- Paperback: 464 pages
- Publisher: Vintage; 1st Edition edition (December 11, 2012)
- Language: English
- ISBN-10: 1400075998
- ISBN-13: 978-1400075997
- Product Dimensions: 5.2 x 1 x 8 inches
- Shipping Weight: 14.9 ounces (View shipping rates and policies)
- Average Customer Review: 163 customer reviews
- Amazon Best Sellers Rank: #172,825 in Books (See Top 100 in Books)
Enter your mobile number or email address below and we'll send you a link to download the free Kindle App. Then you can start reading Kindle books on your smartphone, tablet, or computer - no Kindle device required.
To get the free app, enter your mobile phone number.
Turing's Cathedral: The Origins of the Digital Universe 1st Edition Edition
Use the Amazon App to scan ISBNs and compare prices.
Fulfillment by Amazon (FBA) is a service we offer sellers that lets them store their products in Amazon's fulfillment centers, and we directly pack, ship, and provide customer service for these products. Something we hope you'll especially enjoy: FBA items qualify for FREE Shipping and Amazon Prime.
If you're a seller, Fulfillment by Amazon can help you increase your sales. We invite you to learn more about Fulfillment by Amazon .
"Enlightenment Now: The Case for Reason, Science, Humanism, and Progress"
Is the world really falling apart? Is the ideal of progress obsolete? Cognitive scientist and public intellectual Steven Pinker urges us to step back from the gory headlines and prophecies of doom, and instead, follow the data: In seventy-five jaw-dropping graphs, Pinker shows that life, health, prosperity, safety, peace, knowledge, and happiness are on the rise. Learn more
Frequently bought together
Customers who bought this item also bought
Customers who viewed this item also viewed
“The best book I’ve read on the origins of the computer. . . not only learned, but brilliantly and surprisingly idiosyncratic and strange.”
—The Boston Globe
“A groundbreaking history . . . the book brims with unexpected detail.”
—The New York Times Book Review
“A technical, philosophical and sometimes personal account . . . wide-ranging and lyrical.”
“The story of the [von Neumann] computer project and how it begat today’s digital universe has been told before, but no one has told it with such precision and narrative sweep.”
—The New York Review of Books
“A fascinating combination of the technical and human stories behind the computing breakthroughs of the 1940s and ‘50s. . . . An important work.”
—The Philadelphia Inquirer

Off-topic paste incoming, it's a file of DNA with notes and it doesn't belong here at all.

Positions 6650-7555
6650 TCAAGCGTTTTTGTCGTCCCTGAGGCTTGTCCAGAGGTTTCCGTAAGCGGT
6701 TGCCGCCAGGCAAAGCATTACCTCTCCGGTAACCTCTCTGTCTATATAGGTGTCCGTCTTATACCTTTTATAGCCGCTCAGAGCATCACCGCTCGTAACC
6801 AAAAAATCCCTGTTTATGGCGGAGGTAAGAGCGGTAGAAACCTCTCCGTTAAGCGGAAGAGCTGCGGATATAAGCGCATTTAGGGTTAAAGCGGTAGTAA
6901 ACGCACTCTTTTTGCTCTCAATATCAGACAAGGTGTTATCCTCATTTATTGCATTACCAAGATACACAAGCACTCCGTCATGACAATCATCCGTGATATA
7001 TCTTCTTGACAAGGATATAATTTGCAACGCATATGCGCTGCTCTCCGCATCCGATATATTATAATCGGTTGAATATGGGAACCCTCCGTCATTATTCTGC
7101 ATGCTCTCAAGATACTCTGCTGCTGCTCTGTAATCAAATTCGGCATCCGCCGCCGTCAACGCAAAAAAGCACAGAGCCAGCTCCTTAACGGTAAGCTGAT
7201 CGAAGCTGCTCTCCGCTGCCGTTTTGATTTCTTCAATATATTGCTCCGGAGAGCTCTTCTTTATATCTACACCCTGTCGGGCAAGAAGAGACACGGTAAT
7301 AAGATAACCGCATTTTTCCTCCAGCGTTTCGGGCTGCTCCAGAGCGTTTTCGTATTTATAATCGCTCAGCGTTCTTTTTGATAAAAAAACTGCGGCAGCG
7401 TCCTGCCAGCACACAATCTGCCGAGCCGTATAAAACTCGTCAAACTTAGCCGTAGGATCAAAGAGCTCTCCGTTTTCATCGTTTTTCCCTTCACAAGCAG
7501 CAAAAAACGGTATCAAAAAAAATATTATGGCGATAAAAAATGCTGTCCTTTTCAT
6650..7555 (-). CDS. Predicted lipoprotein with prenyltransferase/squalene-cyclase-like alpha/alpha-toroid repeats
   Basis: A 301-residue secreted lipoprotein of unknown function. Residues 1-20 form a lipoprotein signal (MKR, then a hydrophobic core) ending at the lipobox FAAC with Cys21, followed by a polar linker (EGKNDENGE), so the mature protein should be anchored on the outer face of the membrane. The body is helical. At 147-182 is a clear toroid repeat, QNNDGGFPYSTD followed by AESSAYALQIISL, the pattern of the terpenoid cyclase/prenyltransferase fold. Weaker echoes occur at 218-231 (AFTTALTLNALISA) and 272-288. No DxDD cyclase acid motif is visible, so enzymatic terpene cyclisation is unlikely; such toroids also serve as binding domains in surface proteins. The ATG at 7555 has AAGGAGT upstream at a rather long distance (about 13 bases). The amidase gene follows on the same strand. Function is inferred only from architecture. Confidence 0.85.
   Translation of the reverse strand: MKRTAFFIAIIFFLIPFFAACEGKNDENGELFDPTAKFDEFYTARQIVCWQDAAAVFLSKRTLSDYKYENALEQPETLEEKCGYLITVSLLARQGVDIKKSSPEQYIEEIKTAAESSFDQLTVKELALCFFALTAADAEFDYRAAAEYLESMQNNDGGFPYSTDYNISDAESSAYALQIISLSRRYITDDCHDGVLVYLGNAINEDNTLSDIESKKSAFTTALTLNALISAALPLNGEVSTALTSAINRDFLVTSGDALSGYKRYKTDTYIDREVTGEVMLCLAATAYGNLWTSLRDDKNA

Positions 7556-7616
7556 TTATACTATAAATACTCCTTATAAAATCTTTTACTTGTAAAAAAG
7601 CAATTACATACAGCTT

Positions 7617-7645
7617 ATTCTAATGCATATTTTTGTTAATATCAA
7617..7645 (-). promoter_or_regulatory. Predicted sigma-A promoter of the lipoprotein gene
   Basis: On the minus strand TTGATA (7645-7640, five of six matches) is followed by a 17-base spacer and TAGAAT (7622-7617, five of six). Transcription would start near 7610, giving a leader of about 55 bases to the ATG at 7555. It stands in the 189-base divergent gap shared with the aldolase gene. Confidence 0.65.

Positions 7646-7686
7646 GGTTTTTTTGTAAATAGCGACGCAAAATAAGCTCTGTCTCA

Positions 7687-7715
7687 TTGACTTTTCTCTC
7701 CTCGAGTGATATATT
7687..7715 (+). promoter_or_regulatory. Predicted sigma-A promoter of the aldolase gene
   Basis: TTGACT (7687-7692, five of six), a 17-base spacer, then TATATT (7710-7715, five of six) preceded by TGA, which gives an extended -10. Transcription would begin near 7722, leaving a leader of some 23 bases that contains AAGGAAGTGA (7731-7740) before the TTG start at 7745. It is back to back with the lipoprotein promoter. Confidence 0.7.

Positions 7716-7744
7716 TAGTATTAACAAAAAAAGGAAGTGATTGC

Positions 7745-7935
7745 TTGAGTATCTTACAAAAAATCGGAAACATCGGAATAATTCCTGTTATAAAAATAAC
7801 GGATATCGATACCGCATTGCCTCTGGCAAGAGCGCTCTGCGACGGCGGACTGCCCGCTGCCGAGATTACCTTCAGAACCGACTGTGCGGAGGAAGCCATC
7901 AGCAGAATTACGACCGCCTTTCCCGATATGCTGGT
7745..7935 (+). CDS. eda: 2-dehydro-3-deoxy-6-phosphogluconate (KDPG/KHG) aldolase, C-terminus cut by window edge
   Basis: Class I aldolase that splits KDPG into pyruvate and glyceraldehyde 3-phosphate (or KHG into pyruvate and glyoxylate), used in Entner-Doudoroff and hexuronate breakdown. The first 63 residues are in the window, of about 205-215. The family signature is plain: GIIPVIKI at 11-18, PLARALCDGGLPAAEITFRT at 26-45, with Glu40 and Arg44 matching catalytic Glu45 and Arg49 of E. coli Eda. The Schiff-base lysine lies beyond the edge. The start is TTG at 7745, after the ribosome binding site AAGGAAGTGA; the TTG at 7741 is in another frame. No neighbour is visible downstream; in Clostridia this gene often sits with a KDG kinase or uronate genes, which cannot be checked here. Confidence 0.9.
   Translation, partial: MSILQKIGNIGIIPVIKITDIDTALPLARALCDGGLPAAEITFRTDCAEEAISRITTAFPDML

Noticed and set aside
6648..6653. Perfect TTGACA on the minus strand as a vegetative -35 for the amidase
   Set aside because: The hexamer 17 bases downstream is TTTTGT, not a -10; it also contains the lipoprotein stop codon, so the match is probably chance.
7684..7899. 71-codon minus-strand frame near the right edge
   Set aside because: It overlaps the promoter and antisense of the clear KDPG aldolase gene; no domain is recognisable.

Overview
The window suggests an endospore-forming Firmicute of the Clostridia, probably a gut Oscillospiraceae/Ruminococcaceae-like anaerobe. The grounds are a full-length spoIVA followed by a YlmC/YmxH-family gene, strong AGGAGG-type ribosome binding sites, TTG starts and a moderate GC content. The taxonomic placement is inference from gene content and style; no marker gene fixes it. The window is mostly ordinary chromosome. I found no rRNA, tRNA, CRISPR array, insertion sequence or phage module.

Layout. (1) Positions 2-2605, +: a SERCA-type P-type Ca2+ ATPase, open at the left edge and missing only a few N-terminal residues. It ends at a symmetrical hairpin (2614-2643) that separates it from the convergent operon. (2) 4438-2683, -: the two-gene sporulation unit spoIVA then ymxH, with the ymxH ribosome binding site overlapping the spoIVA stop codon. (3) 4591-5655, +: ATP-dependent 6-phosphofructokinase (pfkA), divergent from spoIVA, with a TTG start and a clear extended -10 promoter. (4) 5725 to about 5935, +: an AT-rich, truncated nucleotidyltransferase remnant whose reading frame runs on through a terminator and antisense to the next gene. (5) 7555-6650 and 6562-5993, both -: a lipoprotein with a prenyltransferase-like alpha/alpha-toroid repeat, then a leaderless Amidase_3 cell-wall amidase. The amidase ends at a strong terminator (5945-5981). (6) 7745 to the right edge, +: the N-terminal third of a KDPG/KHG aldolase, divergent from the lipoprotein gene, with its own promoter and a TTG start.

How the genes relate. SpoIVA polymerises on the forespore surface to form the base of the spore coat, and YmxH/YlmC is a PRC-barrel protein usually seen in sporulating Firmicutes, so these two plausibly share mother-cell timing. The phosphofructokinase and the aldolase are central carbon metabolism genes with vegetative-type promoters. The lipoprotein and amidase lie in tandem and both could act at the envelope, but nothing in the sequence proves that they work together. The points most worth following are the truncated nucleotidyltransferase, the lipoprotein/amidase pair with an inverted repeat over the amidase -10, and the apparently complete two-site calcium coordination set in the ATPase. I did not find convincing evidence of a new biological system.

“Vivid. . . . [A] detailed yet readable chronicle of the birth of modern computing. . . . Dyson’s book is one small step toward reminding us that behind all the touch screens, artificial intelligences and cerebellum implants lies not sorcery but a machine from the middle of New Jersey.”
“Well-told. . . . Dyson tells his story as a sort of intellectual caper film. He gathers his cast of characters . . . and tracks their journey to Princeton. When they converge, it’s great fun, despite postwar food rationing and housing shortages. . . . Dyson is rightly as concerned with the machine’s inventors as with the technology itself."
—The Wall Street Journal
“Charming. . . . Creation stories are always worth telling, especially when they center on the birth of world-changing powers. . . . Dyson creatively recounts the curious Faustian bargain that permitted mathematicians to experiment with building more powerful computers, which in turn helped others build more destructive bombs.”
—San Francisco Chronicle
“The story of the invention of computers has been told many times, from many different points of view, but seldom as authoritatively and with as much detail as George Dyson has done. . . . Turing’s Cathedral will enthrall computer enthusiasts. . . . Employing letters, memoirs, oral histories and personal interviews, Dyson organizes his book around the personalities of the men (and occasional woman) behind the computer, and does a splendid job in bringing them to life.”
—The Seattle Times
“A powerful story of the ethical dimension of scientific research, a story whose lessons apply as much today in an era of expanded military R&D as they did in the ENIAC and MANIAC era . . . Dyson closes the book with three absolutely, hair-on-neck-standing-up inspiring chapters on the present and future, a bracing reminder of the distance we have come on some of the paths envisioned by von Neumann, Turing, et al.”
—Cory Doctorow, Boing Boing
“No other book about the beginnings of the digital age . . . makes the connections this one does between the lessons of the computer’s origin and the possible paths of its future.”
“If you want to be mentally prepared for the next revolution in computing, Dyson’s book is a must read. But it is also a must read if you just want a ripping yarn about the way real scientists (at least, some real scientists) work and think.”
“More than just a great book about science. It’s a great book, period.”
—The Globe and Mail
About the Author
George Dyson is a science historian as well as a boat designer and builder. He is also the author of Baidarka, Project Orion, and Darwin Among the Machines.
Top customer reviews
There was a problem filtering reviews right now. Please try again later.